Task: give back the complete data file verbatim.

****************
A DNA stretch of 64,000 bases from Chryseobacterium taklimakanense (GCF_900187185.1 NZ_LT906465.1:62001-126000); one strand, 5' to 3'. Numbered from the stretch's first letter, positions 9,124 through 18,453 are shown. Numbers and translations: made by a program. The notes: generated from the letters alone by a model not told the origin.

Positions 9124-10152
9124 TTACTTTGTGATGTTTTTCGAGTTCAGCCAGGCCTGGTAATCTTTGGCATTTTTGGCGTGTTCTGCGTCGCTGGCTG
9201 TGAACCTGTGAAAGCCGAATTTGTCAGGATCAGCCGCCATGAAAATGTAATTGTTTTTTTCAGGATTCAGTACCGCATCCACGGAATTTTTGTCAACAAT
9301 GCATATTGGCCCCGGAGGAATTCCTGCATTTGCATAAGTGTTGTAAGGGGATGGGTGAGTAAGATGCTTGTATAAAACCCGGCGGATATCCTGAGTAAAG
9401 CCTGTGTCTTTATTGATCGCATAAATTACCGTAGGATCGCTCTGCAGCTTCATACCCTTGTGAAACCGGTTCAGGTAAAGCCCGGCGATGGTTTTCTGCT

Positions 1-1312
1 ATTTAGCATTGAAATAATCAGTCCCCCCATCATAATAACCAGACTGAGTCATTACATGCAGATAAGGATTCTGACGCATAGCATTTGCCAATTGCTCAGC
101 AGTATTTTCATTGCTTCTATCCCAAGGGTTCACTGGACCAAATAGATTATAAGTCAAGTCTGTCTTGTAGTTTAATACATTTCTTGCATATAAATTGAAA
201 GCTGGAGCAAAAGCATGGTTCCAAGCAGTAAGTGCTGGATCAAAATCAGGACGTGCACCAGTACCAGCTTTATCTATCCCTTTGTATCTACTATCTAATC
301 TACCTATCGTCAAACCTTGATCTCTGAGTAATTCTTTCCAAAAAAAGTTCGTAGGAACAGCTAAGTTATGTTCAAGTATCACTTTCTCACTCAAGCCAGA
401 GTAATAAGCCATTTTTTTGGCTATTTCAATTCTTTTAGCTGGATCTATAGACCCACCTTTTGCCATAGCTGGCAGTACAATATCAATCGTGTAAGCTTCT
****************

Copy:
A DNA stretch of 64,000 bases from Chryseobacterium taklimakanense (GCF_900187185.1 NZ_LT906465.1:62001-126000); one strand, 5' to 3'. Numbered from the stretch's first letter, positions 9,124 through 18,453 are shown. Numbers and translations: made by a program. The notes: generated from the letters alone by a model not told the origin.

Positions 9124-10152
9124 TTACTTTGTGATGTTTTTCGAGTTCAGCCAGGCCTGGTAATCTTTGGCATTTTTGGCGTGTTCTGCGTCGCTGGCTG
9201 TGAACCTGTGAAAGCCGAATTTGTCAGGATCAGCCGCCATGAAAATGTAATTGTTTTTTTCAGGATTCAGTACCGCATCCACGGAATTTTTGTCAACAAT
9301 GCATATTGGCCCCGGAGGAATTCCTGCATTTGCATAAGTGTTGTAAGGGGATGGGTGAGTAAGATGCTTGTATAAAACCCGGCGGATATCCTGAGTAAAG
9401 CCTGTGTCTTTATTGATCGCATAAATTACCGTAGGATCGCTCTGCAGCTTCATACCCTTGTGAAACCGGTTCAGGTAAAGCCCGGCGATGGTTTTCTGCT

Positions 1-1312
1 ATTTAGCATTGAAATAATCAGTCCCCCCATCATAATAACCAGACTGAGTCATTACATGCAGATAAGGATTCTGACGCATAGCATTTGCCAATTGCTCAGC
101 AGTATTTTCATTGCTTCTATCCCAAGGGTTCACTGGACCAAATAGATTATAAGTCAAGTCTGTCTTGTAGTTTAATACATTTCTTGCATATAAATTGAAA
201 GCTGGAGCAAAAGCATGGTTCCAAGCAGTAAGTGCTGGATCAAAATCAGGACGTGCACCAGTACCAGCTTTATCTATCCCTTTGTATCTACTATCTAATC
301 TACCTATCGTCAAACCTTGATCTCTGAGTAATTCTTTCCAAAAAAAGTTCGTAGGAACAGCTAAGTTATGTTCAAGTATCACTTTCTCACTCAAGCCAGA
401 GTAATAAGCCATTTTTTTGGCTATTTCAATTCTTTTAGCTGGATCTATAGACCCACCTTTTGCCATAGCTGGCAGTACAATATCAATCGTGTAAGCTTCT